Delaware officials say opioid prescriptions declining

This photo shows an arrangement of pills of the opioid oxycodone-acetaminophen in New York. (Patrick Sison/AP Photo)

This photo shows an arrangement of pills of the opioid oxycodone-acetaminophen in New York. (Patrick Sison/AP Photo)

State officials in Delaware say new regulations aimed at preventing the overprescribing of opioids are making a difference just months after being put in place.

The Division of Professional Regulation is reporting a 12-percent drop in opioid prescriptions statewide compared to the first quarter of the year.

The number of patients treated with opioid medications also has declined by 8 percent, the division said.

“I think all of the activities we’re involved in, along with public health and law enforcement, are all aimed at reducing overdose deaths,” said division director David Mangler.

“The regulations and prescription monitoring program are aimed at what I would term primary prevention. This is aimed at ensuring when someone is prescribing they’re doing so appropriately and that other alternatives that could be equally effective are considered first and we’re proving the risks and benefit information to the patient.”

The regulations, which were enacted in April, limit opioid prescriptions to seven days—unless a prescriber can prove it’s necessary following a physical exam, and after checking the patient’s history in the state’s prescription database.

Doctor John Goodill said requiring physicians to check the database prevents what health officials call “doctor shopping.”

The palliative care physician and pulmonary specialist, who’s also a member of the state’s Addiction Action Committee, said the key is striking a balance between ensuring opioids are available to those in need without overprescribing.

“It goes back 15 or 20 years. The pharmaceutical industry has been felt to be at a fair amount of fault by over advertising and marketing their drugs like OxyContin for more than what they should have been doing. They basically convinced physicians to use those medications in amounts and places where they shouldn’t have. It has taken us a while to see the damage that has done and we’re now trying to recalibrate how we use these medications in a much more safe and effective manner,” Goodill said.

“I don’t think they’re bad doctors, I think they’re doctors trying to do the right thing. We were told in the mid-90s and up to 2000 that we needed to relieve pain. It was a joint commission requirement that pain be a fifth vital sign and we aim at the goal of relieving everyone’s pain. The reality is we rarely relieve all pain and the goal now is a more realistic one of trying to manage pain so a person can live with it and we have learned by a decade of overprescribing there’s a lot of bad things that come with that.”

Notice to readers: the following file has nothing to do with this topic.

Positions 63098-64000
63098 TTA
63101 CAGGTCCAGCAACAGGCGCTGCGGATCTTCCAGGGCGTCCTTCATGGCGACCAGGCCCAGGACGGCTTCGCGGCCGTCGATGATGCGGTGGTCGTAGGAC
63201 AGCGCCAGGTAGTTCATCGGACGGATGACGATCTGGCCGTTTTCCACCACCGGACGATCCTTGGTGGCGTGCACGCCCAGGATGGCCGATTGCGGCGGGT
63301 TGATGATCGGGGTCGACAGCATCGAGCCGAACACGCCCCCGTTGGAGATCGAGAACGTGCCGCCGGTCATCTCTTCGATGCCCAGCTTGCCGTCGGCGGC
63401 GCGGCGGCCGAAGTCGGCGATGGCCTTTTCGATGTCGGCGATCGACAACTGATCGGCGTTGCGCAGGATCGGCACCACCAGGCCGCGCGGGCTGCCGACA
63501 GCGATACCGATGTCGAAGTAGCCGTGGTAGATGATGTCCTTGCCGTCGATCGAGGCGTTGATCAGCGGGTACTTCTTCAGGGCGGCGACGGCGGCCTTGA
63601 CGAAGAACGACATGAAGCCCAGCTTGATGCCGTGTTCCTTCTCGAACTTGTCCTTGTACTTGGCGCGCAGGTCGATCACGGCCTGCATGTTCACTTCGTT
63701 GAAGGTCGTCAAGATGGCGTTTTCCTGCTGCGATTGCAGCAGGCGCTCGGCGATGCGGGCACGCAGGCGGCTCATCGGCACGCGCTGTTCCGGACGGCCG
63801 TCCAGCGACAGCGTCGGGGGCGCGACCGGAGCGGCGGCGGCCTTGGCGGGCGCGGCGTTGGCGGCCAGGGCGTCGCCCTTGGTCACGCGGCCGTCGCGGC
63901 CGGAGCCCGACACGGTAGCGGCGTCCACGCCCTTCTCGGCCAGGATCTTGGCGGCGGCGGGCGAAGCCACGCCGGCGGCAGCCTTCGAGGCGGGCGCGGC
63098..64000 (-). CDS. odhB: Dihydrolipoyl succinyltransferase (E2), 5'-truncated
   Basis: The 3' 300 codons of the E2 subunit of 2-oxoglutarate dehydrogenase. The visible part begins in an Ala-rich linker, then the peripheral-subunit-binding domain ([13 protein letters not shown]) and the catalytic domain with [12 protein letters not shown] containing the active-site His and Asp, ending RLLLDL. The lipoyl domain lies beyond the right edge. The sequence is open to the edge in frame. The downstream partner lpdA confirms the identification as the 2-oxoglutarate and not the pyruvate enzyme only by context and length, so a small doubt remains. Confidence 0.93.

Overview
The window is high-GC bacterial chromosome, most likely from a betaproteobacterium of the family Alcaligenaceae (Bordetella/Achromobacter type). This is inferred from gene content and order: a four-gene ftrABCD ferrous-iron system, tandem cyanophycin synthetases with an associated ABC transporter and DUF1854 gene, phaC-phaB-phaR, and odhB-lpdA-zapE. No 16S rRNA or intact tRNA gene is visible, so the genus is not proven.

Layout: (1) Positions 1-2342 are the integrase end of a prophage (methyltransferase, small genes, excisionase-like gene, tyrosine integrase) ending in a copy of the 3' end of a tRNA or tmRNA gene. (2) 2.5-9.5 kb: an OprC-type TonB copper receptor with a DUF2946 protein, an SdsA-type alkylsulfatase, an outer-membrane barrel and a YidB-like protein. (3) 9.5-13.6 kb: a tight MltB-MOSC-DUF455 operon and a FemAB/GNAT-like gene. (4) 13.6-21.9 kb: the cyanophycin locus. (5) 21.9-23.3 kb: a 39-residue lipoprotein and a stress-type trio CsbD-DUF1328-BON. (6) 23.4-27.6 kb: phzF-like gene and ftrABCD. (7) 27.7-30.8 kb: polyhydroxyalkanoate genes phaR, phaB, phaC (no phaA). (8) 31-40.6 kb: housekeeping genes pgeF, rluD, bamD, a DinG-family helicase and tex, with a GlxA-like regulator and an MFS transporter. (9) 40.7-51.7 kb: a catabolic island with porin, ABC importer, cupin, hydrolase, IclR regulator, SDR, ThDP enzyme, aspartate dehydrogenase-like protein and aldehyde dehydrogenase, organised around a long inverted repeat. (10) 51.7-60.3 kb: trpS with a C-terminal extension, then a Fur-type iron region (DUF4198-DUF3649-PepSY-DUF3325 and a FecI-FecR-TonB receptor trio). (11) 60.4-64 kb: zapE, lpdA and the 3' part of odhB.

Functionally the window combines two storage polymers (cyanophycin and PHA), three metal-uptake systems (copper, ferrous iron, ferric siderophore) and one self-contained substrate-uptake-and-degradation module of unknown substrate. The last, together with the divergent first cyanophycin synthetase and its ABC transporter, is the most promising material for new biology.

He said alternatives include stress reduction, physical therapy, acupuncture and yoga.

The prescription monitoring program has been in place since 2012, but the state said the database is now easier to use. An advisory committee also is evaluating prescriber’s practices to ensure they’re following laws and licensing standards.

The new regulations coincide with several statewide efforts to combat the opioid epidemic.

Last year there were 308 overdose deaths in Delaware—that’s up from 228 in 2015 and 224 in 2014. In 2015, Delaware’s drug overdose rate was the 12th highest in the country. So far this year, there have been 192 suspected overdose deaths.

The state established the Behavioral Health Consortium to develop an action plan that will prevent and treat substance use disorder, expand treatment and recovery and provide support for the family members of those battling addiction or coping with mental health issues.

The state’s Addiction Action Committee is considering possible legislation requiring health insurance coverage of alternatives to opioids for pain management, as well as responses to the co-prescription of opioids and benzodiazepines.

Goodill said prescription opiates are only tangentially related to overdose deaths, however, and that most overdose victims received their drugs from the illicit market.

“Some of those people get to those drugs through prescription opiates and we certainly want to make treatment available for those people and limit their exposure to prescription opiates, not to get them to that point in the first place, but a big part of the other side of the coin is illicit opiates and their availability and getting people using heroin and fentanyl on the street to appropriate treatment for their addiction is an important aspect to fixing this problem,” he said.

The Department of Health and Social Services also has boosted resources to help individuals struggling with addiction. Educational materials about identifying and fighting addiction can be found at HelpIsHereDE.com. Individuals who are suffering from addiction can also call DHSS’ 24/7 Crisis Hotline to be connected to treatment options. In New Castle County, call 800-652-2929, or Kent and Sussex Counties, call 800-345-6785.

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